Curtis Globetrotters enjoy Europe during spring

Avery Sorenson, Editor

Over mid-winter break, while some students stayed here in the United States and enjoyed the warm weather, others traveled to Europe, visiting Holland and Spain.

The trip consisted of twenty five American students and four chaperons; Ms. Isasi, Mr. Gonzalez, Mr. Lopez, and Ms. Lubrino.

Spain is a popular destination for  seniors. Widely known as a ‘last hurrah’ before graduation, students travel to Spain in search of a foreign experience before they begin their college careers. They are also looking for a meaningful memory with their friends. Students also learn all about the culture, food, history, and education of the country. Traveler Brandon Dilluvio states that he learned that many of the parents of the Spanish students were born during the Franco dictatorship, so a lot of them have Christian names before their first names. “My host mother’s Christian name was Marie Christine, but everyone called her Christine.” Besides learning about Franco’s reign, students also learned about the first two kings of Spain, Pelayo and Alfonso the first by visited their tombs.

Travelers visited the Prado museum, the palace in Madrid, the aqueducts in Segovia, and the walls of Aviles. Students also participated in events like Carnival, where people dress up and go out dancing. Students ate food like chorizo, cachopo, paella, flan, and lots of seafood, and learned interesting things about the modern culture, like how smoking is more acceptable, and how the Spanish have a strange obsession with orange Fanta soda.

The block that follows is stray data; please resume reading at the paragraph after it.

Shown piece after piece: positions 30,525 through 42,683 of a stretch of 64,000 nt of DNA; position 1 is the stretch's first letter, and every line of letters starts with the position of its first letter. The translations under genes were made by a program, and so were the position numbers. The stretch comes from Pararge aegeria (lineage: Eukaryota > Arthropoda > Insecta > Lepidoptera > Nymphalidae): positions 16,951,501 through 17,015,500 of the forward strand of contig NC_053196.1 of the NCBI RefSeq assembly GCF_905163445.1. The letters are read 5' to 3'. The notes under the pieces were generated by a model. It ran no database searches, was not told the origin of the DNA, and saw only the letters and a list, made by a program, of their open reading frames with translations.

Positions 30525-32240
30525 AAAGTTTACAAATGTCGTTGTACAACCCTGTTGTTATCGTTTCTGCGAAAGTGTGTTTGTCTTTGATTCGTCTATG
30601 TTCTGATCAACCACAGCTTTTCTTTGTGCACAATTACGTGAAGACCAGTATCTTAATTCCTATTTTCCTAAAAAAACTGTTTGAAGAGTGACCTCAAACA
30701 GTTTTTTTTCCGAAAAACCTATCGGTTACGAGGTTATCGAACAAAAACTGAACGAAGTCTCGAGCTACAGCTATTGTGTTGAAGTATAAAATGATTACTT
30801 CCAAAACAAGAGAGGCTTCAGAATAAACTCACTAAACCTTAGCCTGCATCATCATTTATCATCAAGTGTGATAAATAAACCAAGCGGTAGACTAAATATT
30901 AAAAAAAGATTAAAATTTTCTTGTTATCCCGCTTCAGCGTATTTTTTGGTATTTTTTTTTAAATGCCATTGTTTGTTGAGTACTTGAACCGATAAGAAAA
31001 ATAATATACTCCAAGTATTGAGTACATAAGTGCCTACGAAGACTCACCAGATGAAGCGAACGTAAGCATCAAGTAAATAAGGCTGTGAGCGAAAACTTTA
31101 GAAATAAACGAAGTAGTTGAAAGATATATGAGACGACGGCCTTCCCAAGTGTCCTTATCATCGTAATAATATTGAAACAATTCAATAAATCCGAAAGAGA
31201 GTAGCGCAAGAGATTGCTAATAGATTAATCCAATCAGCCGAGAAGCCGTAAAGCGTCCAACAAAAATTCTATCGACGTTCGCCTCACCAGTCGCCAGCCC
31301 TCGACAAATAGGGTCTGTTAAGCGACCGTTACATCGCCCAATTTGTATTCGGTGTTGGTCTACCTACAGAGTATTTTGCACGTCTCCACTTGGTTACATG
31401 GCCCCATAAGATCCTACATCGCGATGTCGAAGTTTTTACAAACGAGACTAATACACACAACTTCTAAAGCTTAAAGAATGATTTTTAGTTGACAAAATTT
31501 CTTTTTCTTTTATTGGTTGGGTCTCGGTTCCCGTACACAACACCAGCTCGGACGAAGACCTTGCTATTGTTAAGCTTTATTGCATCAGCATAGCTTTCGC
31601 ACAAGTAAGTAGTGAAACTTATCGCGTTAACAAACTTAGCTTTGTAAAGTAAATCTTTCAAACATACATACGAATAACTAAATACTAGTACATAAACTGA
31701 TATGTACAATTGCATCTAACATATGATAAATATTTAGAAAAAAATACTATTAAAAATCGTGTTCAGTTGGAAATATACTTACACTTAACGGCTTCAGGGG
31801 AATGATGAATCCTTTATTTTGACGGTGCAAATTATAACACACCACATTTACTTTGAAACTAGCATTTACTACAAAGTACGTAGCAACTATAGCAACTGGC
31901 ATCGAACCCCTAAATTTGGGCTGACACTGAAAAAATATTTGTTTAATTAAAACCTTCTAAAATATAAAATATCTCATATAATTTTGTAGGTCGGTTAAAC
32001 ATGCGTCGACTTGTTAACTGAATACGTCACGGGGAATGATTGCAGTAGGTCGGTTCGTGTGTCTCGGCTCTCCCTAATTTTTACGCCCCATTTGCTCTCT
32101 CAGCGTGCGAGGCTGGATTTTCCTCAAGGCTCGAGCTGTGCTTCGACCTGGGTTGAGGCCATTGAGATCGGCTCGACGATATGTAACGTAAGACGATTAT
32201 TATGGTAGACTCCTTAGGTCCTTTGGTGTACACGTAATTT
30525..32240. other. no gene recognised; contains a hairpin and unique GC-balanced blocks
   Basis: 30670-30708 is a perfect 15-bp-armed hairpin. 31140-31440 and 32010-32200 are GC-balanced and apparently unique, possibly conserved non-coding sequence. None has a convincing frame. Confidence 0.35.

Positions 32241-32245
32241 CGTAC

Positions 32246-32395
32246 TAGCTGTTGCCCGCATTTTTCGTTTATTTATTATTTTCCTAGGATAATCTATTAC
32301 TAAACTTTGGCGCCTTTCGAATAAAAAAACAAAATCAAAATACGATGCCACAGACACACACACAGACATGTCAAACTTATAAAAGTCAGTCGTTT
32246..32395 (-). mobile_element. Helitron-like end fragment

Students were also intrigued by the Spanish education system; unlike in the United States, high school is geared towards the arts, while United States high schools are commonly geared towards math and science. High school is also a five year experience versus a four year experience, and is very much geared towards ones future career.

While students enjoyed themselves immensely in Spain, students also had wonderful life experiences in Holland. It is known for being the shortest exchange, and is often students first foray into the foreign exchange program. Mostly juniors and sophomores attend this trip, and this year it was chaperoned by Ms. Urso, Ms. Beresford and Ms. Zarrella. Travelers learned all about the country even on their short trip; and they noticed that it was much less nationalistic than the United States. Students also noted that it was also “a lot cleaner.’

While Holland is not particularly known for their food, travelers ate traditional food like herring, sausage, and mashed vegetables. While many may not like these traditional foods, they did like the fact that the Dutch eat a lot of pastries, and they make very good chocolate. But, besides this, students observed that their grading system as much different, grading on a 10 point scale rather than a 100 point scale. They also noticed that the schools are nicer than the average American school. All in all, students enjoyed this trip. “I would definitely go again. I had an amazing time,” says Kevin Postler, “I can’t wait to go on more trips.”